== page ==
High-profile US arms sales to Taiwan may have political value, but the key to ensuring stability in the Taiwan Strait lies in allowing Taiwan to develop its missile arsenal
Much has been made in recent months of the United States’ so-called “pivot” to Asia, which, according to some, could represent the beginning of a new era of engagement in the Asia-Pacific amid China’s rise.
However, one state that should be part of Washington’s strategy has been conspicuous by the absence of any reference to a possible role for it in that emerging multilateral architecture. That is Taiwan. The lack of mention of the longstanding U.S. ally in the region is no accident; rather, it’s a calculated effort on Washington’s part to avoid making its “return” to Asia too controversial in Beijing, which already regards the pivot as the latest in a long list of exercises in containment.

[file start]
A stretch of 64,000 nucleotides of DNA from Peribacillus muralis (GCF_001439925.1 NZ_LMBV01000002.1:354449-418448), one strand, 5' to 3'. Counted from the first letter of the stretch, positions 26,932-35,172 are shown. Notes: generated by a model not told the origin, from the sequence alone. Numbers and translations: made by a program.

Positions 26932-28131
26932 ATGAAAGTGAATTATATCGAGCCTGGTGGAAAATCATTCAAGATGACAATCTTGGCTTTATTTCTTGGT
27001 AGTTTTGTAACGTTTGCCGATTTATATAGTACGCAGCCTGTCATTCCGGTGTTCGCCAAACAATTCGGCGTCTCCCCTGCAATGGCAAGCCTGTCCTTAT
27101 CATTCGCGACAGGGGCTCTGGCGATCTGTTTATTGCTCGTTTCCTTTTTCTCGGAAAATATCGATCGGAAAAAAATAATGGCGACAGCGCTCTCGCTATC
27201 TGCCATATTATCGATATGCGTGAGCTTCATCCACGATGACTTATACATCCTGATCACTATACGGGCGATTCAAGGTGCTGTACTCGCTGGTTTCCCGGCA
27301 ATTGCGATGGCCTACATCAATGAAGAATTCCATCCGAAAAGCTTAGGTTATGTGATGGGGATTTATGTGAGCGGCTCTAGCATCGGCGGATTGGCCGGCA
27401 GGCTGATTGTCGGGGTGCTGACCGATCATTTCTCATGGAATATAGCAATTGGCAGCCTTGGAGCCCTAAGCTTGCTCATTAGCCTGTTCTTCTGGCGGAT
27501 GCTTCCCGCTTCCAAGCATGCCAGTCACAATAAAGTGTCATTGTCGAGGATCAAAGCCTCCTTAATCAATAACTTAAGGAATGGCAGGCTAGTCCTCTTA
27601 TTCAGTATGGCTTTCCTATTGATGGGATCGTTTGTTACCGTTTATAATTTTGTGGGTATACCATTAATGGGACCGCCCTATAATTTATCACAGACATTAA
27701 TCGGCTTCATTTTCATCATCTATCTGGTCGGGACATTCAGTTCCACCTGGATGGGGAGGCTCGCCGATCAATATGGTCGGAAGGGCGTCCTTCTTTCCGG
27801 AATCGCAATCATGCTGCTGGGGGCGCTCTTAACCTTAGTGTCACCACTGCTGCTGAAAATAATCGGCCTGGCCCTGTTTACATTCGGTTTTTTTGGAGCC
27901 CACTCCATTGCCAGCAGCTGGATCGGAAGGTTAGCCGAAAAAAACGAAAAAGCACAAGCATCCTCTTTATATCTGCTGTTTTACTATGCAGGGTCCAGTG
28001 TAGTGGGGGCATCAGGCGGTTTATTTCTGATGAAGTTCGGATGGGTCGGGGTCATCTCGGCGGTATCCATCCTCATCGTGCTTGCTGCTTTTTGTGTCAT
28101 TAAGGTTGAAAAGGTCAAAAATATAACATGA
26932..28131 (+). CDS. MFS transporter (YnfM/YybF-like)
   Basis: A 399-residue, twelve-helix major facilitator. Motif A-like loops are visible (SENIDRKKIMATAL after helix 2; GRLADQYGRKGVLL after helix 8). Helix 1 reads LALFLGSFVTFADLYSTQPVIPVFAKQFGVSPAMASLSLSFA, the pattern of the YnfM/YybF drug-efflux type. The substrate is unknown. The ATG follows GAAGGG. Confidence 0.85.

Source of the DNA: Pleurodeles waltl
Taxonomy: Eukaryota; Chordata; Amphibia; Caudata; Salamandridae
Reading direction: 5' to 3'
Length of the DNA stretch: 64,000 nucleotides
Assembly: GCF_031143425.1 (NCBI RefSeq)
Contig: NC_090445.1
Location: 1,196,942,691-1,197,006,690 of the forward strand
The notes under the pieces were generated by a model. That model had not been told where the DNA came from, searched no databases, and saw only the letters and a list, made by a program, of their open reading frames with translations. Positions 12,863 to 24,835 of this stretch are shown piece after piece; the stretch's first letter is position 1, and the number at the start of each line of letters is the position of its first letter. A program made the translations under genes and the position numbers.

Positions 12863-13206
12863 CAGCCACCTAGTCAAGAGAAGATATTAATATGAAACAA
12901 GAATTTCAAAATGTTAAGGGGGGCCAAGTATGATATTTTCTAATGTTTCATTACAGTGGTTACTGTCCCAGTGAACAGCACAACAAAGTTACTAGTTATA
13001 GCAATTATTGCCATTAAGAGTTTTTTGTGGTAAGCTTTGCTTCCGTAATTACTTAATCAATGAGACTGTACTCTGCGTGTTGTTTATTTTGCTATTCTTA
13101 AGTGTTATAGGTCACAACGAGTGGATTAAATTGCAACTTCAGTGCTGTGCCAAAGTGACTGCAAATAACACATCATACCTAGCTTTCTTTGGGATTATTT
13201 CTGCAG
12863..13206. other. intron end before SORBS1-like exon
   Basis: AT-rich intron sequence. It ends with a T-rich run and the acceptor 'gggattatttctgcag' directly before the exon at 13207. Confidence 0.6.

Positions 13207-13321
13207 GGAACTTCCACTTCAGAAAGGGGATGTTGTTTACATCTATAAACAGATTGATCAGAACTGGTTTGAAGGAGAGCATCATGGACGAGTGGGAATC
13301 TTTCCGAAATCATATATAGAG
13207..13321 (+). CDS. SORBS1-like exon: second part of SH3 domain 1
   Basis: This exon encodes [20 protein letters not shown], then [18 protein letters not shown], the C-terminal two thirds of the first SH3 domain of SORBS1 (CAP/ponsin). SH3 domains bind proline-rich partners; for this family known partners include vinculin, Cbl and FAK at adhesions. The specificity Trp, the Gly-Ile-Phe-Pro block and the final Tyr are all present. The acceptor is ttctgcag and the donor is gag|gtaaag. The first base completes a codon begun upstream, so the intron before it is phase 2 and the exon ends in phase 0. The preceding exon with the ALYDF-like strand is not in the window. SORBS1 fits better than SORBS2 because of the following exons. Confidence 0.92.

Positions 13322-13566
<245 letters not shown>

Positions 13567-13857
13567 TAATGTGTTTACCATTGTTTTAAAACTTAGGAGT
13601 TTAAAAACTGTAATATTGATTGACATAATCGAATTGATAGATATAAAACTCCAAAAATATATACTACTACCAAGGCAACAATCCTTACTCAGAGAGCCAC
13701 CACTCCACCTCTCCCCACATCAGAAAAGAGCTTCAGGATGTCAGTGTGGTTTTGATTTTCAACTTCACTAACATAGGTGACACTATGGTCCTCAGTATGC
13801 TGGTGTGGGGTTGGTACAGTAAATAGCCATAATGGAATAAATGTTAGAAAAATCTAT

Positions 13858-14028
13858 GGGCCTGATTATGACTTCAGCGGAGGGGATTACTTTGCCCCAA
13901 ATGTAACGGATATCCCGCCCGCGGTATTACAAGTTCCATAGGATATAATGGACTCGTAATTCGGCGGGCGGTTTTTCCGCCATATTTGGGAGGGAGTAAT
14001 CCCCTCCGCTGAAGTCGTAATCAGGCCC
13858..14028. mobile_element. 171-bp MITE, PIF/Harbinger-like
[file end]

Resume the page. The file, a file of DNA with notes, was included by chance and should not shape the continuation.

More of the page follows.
Given this, it’s unlikely that Taiwan, however eloquently Mark Stokes and Russell Hsiao may have argued the benefits in a recent article, will be made a partner as an ad hoc partner in any emerging AirSea Battle concept spearheaded by the U.S.
My op-ed, published today in The Diplomat, continues here.